Knowing which supplements to take on a daily basis can be confusing. Add in complicated scientific names, every letter from a to z (do you take B or C?), vitamin hype (yes, that's a real thing) and it's no wonder many people pop in a multivitamin and call it a day. Or worse – don't take anything at all.
To help clear up any confusion and get you on the path to ultimate wellness, we turned to the health experts to simplify this very important question: what supplements should I take?
what supplements should I take daily?
There is no one-size-fits-all answer to "what supplements should I take daily?" according to Functional Nutritionist, Olivia Peláez, MS, who serves as Education Coordinator at Vital Proteins®. "That's because each individual has unique nutritional needs that vary based on their lifestyle, dietary preferences, and allergies/intolerances," she tells Lively. "Additionally, people may seek out specific supplements that offer functional benefits for example to support sleep or reduce mild stress."
But that's not to say that essential vitamins don't exist. One that Dr. Dimitar Marinov, MD, PhD, often sees a deficiency in is vitamin D. "Adequate levels of vitamin D have been shown by studies to provide benefits for physical performance - optimal levels boost speed and strength in athletes," he says.**
what supplements actually work?
First off, when it comes to nutrients, Emily Danckers, MS, RD, and nutrition coach, says that the motto should be "food first." "Food is always the best way to get the vitamins, minerals, protein, etc. that you need in a day," she says.
But when you need that extra boost – or when you're eating a special diet, such as vegan - these are the supplements the experts recommend most:
Omega-3 fatty acid (DHA and EPA): "A significant body of research shows the brain and heart health benefits of these long-chain fatty acids, but they need to build up in the body to get to work,**" says Carielle Nikkel, MS, RD, CHC and Vice President of Nutritional Support at Persona Nutrition.
Collagen: In addition to benefiting hair, skin and nails, Danckers says that collagen – the body's most abundant protein – has been shown to strengthen joints, ligaments and tendons.**
Vitamin D: As mentioned earlier, most of the population is deficient in vitamin D. It's an especially important supplement for those living in places with less sun. "Taking vitamin D during winter months has been shown to maintain adequate vitamin D levels during the winter," says Danckers.
what supplements should I take for working out?
Move over, protein! Dr. Marinov says that the most researched and effective supplement you can take for improving your strength and performance while working out is creatine: "It works by supplying your muscles with more ATP, which is the main energy unit in the body."**
Don't miss out on these other important exercise supplements: collagen for joint and muscle recovery and arginine and ornithine for high-intensity interval training. "Arginine and ornithine is a power-couple amino acid combination," says Nikkel. "Together, they can help your body metabolize the excess ammonia that accumulates during intense exercise and causes fatigue."**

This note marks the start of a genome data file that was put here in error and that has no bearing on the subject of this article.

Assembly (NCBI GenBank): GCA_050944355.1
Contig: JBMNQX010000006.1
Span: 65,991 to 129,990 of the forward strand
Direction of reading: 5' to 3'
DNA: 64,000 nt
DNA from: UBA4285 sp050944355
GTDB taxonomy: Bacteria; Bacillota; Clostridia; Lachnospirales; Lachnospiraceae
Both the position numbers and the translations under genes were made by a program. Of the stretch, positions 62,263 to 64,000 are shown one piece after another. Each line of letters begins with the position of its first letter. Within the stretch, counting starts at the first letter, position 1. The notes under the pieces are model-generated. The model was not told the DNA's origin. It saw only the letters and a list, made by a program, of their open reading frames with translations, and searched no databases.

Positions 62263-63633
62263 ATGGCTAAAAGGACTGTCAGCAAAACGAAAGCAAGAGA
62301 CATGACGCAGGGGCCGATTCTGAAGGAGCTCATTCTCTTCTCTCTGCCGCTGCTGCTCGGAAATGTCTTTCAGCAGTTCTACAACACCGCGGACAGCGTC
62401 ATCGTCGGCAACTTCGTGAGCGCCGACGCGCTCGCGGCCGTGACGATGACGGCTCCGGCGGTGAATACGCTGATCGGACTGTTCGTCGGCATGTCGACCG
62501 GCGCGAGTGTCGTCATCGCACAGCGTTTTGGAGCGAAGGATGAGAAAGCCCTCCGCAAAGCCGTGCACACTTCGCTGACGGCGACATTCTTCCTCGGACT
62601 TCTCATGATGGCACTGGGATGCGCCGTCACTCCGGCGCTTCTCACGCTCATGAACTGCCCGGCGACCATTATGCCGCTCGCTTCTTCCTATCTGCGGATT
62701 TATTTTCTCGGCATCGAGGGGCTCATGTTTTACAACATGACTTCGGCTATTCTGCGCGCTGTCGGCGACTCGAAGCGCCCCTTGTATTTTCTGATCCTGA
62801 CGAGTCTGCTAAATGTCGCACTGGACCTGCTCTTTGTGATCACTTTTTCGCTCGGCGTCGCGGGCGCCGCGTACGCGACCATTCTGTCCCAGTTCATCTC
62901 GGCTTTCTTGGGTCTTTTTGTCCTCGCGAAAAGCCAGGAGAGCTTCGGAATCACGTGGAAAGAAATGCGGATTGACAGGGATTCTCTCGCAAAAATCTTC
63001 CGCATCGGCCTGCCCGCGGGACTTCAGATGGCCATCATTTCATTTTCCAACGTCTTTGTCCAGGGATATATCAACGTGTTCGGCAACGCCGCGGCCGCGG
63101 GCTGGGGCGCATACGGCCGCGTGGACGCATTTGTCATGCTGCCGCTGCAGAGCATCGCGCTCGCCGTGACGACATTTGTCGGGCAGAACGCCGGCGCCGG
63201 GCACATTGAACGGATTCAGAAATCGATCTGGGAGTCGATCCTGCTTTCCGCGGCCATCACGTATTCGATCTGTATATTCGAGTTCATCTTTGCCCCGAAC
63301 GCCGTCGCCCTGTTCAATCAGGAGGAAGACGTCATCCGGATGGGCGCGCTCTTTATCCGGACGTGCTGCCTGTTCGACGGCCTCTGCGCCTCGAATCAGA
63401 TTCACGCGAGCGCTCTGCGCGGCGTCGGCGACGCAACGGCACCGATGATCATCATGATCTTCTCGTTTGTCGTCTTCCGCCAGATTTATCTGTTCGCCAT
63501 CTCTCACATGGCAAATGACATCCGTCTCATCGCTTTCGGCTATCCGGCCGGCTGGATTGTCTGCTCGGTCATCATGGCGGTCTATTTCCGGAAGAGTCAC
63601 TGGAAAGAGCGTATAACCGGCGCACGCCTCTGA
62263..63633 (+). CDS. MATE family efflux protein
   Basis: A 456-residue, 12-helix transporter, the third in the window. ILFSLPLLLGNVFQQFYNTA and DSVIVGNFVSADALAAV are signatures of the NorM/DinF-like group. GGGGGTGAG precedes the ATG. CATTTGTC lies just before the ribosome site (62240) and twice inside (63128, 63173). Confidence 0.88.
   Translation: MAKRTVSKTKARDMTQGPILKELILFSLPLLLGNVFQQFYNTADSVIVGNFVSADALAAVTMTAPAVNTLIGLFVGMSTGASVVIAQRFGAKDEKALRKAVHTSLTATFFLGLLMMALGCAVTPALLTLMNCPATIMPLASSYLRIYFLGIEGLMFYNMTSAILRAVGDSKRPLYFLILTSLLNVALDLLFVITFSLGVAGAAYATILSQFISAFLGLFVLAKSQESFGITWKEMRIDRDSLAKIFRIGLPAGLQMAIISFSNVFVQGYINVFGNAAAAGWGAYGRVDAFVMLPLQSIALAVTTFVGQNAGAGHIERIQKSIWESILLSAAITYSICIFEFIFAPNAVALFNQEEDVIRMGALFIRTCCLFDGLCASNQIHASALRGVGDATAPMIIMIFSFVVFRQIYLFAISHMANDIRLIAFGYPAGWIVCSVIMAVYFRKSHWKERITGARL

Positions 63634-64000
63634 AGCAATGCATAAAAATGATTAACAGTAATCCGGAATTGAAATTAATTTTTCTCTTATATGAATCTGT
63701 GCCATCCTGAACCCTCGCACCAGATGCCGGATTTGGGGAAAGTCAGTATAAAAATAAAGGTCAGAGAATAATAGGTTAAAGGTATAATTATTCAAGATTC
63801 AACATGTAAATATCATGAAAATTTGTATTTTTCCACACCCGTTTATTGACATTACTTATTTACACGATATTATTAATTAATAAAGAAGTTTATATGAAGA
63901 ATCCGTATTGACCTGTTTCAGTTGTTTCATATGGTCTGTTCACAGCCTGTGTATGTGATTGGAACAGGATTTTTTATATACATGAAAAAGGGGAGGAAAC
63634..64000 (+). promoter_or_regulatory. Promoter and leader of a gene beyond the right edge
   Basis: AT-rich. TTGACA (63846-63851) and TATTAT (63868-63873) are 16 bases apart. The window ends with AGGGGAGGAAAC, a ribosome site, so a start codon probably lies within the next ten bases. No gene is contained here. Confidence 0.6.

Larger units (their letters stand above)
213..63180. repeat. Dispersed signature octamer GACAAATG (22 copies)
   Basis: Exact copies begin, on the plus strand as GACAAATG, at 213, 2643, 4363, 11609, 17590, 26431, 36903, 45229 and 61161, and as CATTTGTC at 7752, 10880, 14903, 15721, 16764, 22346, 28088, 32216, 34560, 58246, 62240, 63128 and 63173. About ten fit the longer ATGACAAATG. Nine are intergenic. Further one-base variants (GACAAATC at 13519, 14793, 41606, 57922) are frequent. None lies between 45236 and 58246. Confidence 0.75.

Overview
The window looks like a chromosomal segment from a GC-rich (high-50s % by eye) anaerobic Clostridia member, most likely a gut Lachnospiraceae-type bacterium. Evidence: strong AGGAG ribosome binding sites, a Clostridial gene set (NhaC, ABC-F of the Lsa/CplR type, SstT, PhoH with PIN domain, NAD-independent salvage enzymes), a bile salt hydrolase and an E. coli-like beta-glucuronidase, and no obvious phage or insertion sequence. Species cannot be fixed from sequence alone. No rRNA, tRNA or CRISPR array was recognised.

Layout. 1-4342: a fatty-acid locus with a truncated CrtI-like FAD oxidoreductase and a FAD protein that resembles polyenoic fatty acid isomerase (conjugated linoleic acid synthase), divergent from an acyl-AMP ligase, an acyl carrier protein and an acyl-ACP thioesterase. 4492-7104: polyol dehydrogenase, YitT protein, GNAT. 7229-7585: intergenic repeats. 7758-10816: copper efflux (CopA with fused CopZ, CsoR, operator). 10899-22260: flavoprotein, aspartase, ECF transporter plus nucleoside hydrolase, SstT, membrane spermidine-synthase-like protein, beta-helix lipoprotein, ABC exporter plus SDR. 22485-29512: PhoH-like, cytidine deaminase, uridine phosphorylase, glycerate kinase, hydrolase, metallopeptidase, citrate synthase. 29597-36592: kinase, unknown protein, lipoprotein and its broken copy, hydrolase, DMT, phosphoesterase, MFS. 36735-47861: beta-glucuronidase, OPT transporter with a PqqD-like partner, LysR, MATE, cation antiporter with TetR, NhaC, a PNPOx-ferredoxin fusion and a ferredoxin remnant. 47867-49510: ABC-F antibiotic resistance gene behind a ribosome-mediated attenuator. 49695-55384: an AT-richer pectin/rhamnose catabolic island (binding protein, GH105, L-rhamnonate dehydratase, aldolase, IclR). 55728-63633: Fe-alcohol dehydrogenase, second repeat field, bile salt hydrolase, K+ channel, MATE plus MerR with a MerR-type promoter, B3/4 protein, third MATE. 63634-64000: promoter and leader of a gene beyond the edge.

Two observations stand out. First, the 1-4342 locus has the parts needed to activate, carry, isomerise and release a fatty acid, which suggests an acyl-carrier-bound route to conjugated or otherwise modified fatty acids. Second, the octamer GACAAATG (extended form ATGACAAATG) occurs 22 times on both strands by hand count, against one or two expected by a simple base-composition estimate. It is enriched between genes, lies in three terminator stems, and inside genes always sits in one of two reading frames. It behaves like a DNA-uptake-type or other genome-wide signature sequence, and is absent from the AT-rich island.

The kind of supplements you take also depends on your fitness goals. For example, if your goal is resilience and recovery, Nikkel recommends adaptogens.
"Regular exercise puts stress on your body, and adaptogens like fermented ginseng and ashwagandha can help make you more resilient to the effects of everyday stress,"** she explains. Looking to get pumped up before your workout? Consider taking a caffeine supplement, adds Danckers.
what supplements should I take to build muscle?
When strong gains are what you're after, consider creatine. Danckers tells Lively that it may lead to muscle growth when paired with increased calorie intake and resistance training.
You may have also heard of branched chain amino acids, or BCAA, in many fitness circles. Nikkel explains that these are involved in muscle metabolism and help build muscle mass. "BCAA are naturally found in high protein foods like eggs and meat, so supplementation is particularly helpful for people who don't get a lot of protein or animal products in their diet."**
If you're not seeing muscle growth right away, keep in mind that supplements take time to work their magic. "Unlike prescription medications, which are designed to start working immediately, supplements are nutrients that need to build up in the body over time," Nikkel tells Lively. "That's why it's so important to take your vitamins daily."
best supplements to take
"This will also depend on your goals, but for general overall health, you'll want to integrate a probiotic, B complex and omega-3 fish oil,” explains Lisa Richards, nutritionist and author of The Candida Diet. "It will ensure your gut health is optimal to help boost immune health and inflammation."**
In other words, it's kind to your gut when those chili fries aren't. Next up is a B complex vitamin, which "gives you adequate nutrients for cellular health, energy, and support for just about every body process, like the metabolism and creating red blood cells."**
Unless you're eating fish and other fatty acids for breakfast, lunch and dinner, you're probably not getting enough Omega-3's. "This nutrient is necessary to balance out the amount of omega-6 fatty acids in the diet, which are pro-inflammatory," says Richards. "It is also beneficial for heart and joint health."**
Don't discount a simple multivitamin, either. Richards says that a lot can be solved with it. "A multivitamin will help mitigate and prevent any potential nutrient deficiencies," she says, adding that this should be used as a supplement to your regular diet, rather than as a way to meet all of your nutritional needs.